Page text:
These tricks help. They really do. I’ve gotten to be faster at reading because I’ve tricked my body and my brain into being more focused, into being more present. I still know I’m not my daughter though. I’ve learned to tune out my personal bores, like football games and sci-fi movies, but I haven’t mastered being able to read in the middle of the night or under the table at a restaurant with a fork in the other hand because I just have to finish a book. 


I haven’t gotten into the habit of bringing a backup book light in case my first-string book light breaks or dies, and I don’t pack spare batteries for both for a worst case scenario. My purse carries one book at a time, not four, and I don’t have another five on the stand by my bed because I’m working on those, too. You are as likely to point out a book on my shelves that I have not read as those you will point out which I have read. Daina’s shelves are done: the books have been read, reread, and revered. They look new, but it’s because she guards their spines. 


I want to learn from her, but I’m afraid it’s something unteachable and tethered to her bones. The cells just keep on blooming and multiplying, and the words keep on calling her name. I want to hear them, but I’ve learned to stop studying and just marvel at the reader she’s become.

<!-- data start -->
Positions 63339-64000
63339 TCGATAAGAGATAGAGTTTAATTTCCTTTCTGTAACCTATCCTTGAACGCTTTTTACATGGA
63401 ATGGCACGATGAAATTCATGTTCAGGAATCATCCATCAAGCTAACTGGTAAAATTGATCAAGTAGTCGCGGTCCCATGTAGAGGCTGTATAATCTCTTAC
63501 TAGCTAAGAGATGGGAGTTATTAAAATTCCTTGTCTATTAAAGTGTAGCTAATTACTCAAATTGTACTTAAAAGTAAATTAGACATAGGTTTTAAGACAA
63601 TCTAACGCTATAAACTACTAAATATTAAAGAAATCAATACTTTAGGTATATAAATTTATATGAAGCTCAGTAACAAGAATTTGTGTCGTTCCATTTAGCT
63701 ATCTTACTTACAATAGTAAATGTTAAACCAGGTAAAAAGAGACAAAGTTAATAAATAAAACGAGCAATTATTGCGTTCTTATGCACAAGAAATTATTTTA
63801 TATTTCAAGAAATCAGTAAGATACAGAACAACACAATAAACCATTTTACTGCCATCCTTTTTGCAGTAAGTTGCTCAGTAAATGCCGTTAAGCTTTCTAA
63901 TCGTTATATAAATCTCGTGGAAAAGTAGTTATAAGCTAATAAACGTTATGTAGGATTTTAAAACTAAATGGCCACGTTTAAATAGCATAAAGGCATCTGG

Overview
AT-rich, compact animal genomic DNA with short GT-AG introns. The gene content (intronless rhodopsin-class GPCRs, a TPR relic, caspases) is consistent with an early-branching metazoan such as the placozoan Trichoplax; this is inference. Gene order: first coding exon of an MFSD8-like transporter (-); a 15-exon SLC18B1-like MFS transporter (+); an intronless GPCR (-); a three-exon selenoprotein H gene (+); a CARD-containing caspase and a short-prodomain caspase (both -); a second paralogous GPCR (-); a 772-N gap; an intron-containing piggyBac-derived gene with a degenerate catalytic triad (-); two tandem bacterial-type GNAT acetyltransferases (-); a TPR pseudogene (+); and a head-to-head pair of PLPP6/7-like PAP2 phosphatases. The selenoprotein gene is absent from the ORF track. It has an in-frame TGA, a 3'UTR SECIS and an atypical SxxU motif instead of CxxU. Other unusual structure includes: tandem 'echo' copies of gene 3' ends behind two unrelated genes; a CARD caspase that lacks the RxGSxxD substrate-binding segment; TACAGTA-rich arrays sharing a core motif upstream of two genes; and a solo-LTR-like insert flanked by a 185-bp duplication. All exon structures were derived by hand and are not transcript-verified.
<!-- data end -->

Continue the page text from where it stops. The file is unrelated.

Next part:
I noticed a few months ago she stopped using bookmarks. “I don’t need them anymore,” she said. “I just know where I am.” 



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Hand-me-downs: Those Words We Grow Into

Words have always been important to me because they are how we tell our stories. It is through the telling and hearing of stories that we communicate with one another and connect in such a way that we know we are not alone. 
 
Some of us are born with stories falling out of our mouths and dripping off of our fingers. I remember as far back as second grade, writing a story about three rebellious rabbits (Hopsy, Flopsy, and something else that rhymed) who had run away from home and taken to a life of drugs on the streets. The DARE program had clearly made a profound impact on me and driven me at the age of seven so much so that I wrote a seven-page story (front and back, no skipped lines). Side note: You have to specify “front and back” when you’re seven. You have to. 
 
Diary after diary, journal after journal, words continued to be important to me. I sloughed them off between classes in markered, bubble-lettered, origami-folded notes with arrows labelled “Pull here” and  warning signs reading, “Don’t open until lunch.” They wore off through the day and regenerated with every conversation and observation and interaction, wending their ways into letters and poems and stories.